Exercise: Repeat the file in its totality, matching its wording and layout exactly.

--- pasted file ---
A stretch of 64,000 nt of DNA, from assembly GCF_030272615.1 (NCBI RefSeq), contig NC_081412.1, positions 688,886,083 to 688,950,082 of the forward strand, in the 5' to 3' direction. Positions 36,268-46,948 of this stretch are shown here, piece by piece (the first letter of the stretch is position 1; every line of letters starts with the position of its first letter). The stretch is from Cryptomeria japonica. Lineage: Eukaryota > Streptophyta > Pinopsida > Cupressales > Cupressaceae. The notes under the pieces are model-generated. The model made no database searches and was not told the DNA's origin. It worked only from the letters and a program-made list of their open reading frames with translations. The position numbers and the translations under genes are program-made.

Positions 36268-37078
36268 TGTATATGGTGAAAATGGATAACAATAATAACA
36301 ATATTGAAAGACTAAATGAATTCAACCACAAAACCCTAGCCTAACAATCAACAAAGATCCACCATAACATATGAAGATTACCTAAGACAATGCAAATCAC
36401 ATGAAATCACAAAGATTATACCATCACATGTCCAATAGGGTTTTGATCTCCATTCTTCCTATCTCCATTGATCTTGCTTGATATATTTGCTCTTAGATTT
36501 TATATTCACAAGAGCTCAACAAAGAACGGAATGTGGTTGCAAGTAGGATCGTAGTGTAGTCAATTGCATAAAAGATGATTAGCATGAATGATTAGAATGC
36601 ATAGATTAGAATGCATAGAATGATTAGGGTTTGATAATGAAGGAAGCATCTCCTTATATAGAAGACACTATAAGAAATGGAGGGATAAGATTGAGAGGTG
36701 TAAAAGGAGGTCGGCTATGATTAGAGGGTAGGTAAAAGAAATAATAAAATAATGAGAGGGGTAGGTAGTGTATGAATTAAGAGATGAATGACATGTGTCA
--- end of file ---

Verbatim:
A stretch of 64,000 nt of DNA, from assembly GCF_030272615.1 (NCBI RefSeq), contig NC_081412.1, positions 688,886,083 to 688,950,082 of the forward strand, in the 5' to 3' direction. Positions 36,268-46,948 of this stretch are shown here, piece by piece (the first letter of the stretch is position 1; every line of letters starts with the position of its first letter). The stretch is from Cryptomeria japonica. Lineage: Eukaryota > Streptophyta > Pinopsida > Cupressales > Cupressaceae. The notes under the pieces are model-generated. The model made no database searches and was not told the DNA's origin. It worked only from the letters and a program-made list of their open reading frames with translations. The position numbers and the translations under genes are program-made.

Positions 36268-37078
36268 TGTATATGGTGAAAATGGATAACAATAATAACA
36301 ATATTGAAAGACTAAATGAATTCAACCACAAAACCCTAGCCTAACAATCAACAAAGATCCACCATAACATATGAAGATTACCTAAGACAATGCAAATCAC
36401 ATGAAATCACAAAGATTATACCATCACATGTCCAATAGGGTTTTGATCTCCATTCTTCCTATCTCCATTGATCTTGCTTGATATATTTGCTCTTAGATTT
36501 TATATTCACAAGAGCTCAACAAAGAACGGAATGTGGTTGCAAGTAGGATCGTAGTGTAGTCAATTGCATAAAAGATGATTAGCATGAATGATTAGAATGC
36601 ATAGATTAGAATGCATAGAATGATTAGGGTTTGATAATGAAGGAAGCATCTCCTTATATAGAAGACACTATAAGAAATGGAGGGATAAGATTGAGAGGTG
36701 TAAAAGGAGGTCGGCTATGATTAGAGGGTAGGTAAAAGAAATAATAAAATAATGAGAGGGGTAGGTAGTGTATGAATTAAGAGATGAATGACATGTGTCA